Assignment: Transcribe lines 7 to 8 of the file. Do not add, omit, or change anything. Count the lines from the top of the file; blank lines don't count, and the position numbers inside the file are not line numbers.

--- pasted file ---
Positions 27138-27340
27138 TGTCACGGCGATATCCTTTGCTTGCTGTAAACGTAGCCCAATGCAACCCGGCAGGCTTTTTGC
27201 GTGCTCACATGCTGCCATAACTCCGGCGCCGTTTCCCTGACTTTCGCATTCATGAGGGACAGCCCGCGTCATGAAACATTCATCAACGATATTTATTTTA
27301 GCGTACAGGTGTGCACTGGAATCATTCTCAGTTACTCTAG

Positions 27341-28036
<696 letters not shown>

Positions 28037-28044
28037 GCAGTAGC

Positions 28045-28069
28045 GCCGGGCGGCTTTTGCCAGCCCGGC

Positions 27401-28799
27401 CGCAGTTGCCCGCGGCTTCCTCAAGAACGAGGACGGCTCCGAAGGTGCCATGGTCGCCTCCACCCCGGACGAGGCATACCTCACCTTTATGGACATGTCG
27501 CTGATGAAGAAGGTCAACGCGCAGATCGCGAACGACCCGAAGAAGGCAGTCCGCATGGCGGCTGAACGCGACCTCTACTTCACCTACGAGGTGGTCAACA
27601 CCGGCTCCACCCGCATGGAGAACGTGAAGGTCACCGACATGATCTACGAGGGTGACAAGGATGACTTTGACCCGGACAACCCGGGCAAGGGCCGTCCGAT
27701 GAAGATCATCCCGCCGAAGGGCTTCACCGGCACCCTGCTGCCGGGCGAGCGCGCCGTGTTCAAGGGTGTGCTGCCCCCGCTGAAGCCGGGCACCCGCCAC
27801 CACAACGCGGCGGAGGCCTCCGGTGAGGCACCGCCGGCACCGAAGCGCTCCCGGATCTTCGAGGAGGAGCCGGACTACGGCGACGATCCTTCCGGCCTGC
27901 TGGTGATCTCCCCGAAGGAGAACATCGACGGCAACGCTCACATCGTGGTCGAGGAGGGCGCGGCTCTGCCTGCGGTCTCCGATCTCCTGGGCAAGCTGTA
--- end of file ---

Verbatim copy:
Positions 28037-28044
28037 GCAGTAGC